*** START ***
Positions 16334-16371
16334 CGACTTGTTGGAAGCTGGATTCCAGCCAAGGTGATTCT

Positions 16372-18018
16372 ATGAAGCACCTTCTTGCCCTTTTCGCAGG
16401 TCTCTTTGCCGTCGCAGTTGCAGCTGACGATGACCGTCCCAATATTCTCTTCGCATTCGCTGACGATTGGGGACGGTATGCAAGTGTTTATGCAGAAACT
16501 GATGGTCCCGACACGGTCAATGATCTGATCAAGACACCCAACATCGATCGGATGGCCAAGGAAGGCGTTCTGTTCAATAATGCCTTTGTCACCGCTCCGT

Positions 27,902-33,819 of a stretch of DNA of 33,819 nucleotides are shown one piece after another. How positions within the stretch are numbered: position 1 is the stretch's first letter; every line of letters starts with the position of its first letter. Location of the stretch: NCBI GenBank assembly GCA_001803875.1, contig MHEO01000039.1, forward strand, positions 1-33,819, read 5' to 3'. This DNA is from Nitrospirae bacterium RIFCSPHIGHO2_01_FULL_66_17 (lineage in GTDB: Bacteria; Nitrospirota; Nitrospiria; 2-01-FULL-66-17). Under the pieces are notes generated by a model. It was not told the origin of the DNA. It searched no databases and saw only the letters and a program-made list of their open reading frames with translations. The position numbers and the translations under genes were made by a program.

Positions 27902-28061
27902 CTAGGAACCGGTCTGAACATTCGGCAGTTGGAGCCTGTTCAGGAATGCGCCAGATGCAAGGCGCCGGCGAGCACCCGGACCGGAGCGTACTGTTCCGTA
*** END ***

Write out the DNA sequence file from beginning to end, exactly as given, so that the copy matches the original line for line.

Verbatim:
Positions 16334-16371
16334 CGACTTGTTGGAAGCTGGATTCCAGCCAAGGTGATTCT

Positions 16372-18018
16372 ATGAAGCACCTTCTTGCCCTTTTCGCAGG
16401 TCTCTTTGCCGTCGCAGTTGCAGCTGACGATGACCGTCCCAATATTCTCTTCGCATTCGCTGACGATTGGGGACGGTATGCAAGTGTTTATGCAGAAACT
16501 GATGGTCCCGACACGGTCAATGATCTGATCAAGACACCCAACATCGATCGGATGGCCAAGGAAGGCGTTCTGTTCAATAATGCCTTTGTCACCGCTCCGT

Positions 27,902-33,819 of a stretch of DNA of 33,819 nucleotides are shown one piece after another. How positions within the stretch are numbered: position 1 is the stretch's first letter; every line of letters starts with the position of its first letter. Location of the stretch: NCBI GenBank assembly GCA_001803875.1, contig MHEO01000039.1, forward strand, positions 1-33,819, read 5' to 3'. This DNA is from Nitrospirae bacterium RIFCSPHIGHO2_01_FULL_66_17 (lineage in GTDB: Bacteria; Nitrospirota; Nitrospiria; 2-01-FULL-66-17). Under the pieces are notes generated by a model. It was not told the origin of the DNA. It searched no databases and saw only the letters and a program-made list of their open reading frames with translations. The position numbers and the translations under genes were made by a program.

Positions 27902-28061
27902 CTAGGAACCGGTCTGAACATTCGGCAGTTGGAGCCTGTTCAGGAATGCGCCAGATGCAAGGCGCCGGCGAGCACCCGGACCGGAGCGTACTGTTCCGTA